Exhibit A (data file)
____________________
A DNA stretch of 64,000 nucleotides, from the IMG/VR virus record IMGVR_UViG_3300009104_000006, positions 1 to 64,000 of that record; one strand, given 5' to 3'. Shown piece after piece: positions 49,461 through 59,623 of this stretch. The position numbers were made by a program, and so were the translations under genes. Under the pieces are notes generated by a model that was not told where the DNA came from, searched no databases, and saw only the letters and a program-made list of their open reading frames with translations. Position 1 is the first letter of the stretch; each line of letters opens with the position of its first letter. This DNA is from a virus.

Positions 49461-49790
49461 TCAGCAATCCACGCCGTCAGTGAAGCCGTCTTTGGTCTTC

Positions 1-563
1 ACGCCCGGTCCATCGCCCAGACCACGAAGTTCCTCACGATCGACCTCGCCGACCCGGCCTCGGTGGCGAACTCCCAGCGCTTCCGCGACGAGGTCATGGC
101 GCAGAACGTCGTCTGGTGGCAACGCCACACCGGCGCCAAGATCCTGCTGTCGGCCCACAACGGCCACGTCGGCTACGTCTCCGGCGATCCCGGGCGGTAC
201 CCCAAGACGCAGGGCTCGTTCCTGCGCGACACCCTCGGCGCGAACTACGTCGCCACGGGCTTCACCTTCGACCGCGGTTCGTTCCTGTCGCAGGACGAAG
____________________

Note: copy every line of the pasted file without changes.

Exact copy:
A DNA stretch of 64,000 nucleotides, from the IMG/VR virus record IMGVR_UViG_3300009104_000006, positions 1 to 64,000 of that record; one strand, given 5' to 3'. Shown piece after piece: positions 49,461 through 59,623 of this stretch. The position numbers were made by a program, and so were the translations under genes. Under the pieces are notes generated by a model that was not told where the DNA came from, searched no databases, and saw only the letters and a program-made list of their open reading frames with translations. Position 1 is the first letter of the stretch; each line of letters opens with the position of its first letter. This DNA is from a virus.

Positions 49461-49790
49461 TCAGCAATCCACGCCGTCAGTGAAGCCGTCTTTGGTCTTC

Positions 1-563
1 ACGCCCGGTCCATCGCCCAGACCACGAAGTTCCTCACGATCGACCTCGCCGACCCGGCCTCGGTGGCGAACTCCCAGCGCTTCCGCGACGAGGTCATGGC
101 GCAGAACGTCGTCTGGTGGCAACGCCACACCGGCGCCAAGATCCTGCTGTCGGCCCACAACGGCCACGTCGGCTACGTCTCCGGCGATCCCGGGCGGTAC
201 CCCAAGACGCAGGGCTCGTTCCTGCGCGACACCCTCGGCGCGAACTACGTCGCCACGGGCTTCACCTTCGACCGCGGTTCGTTCCTGTCGCAGGACGAAG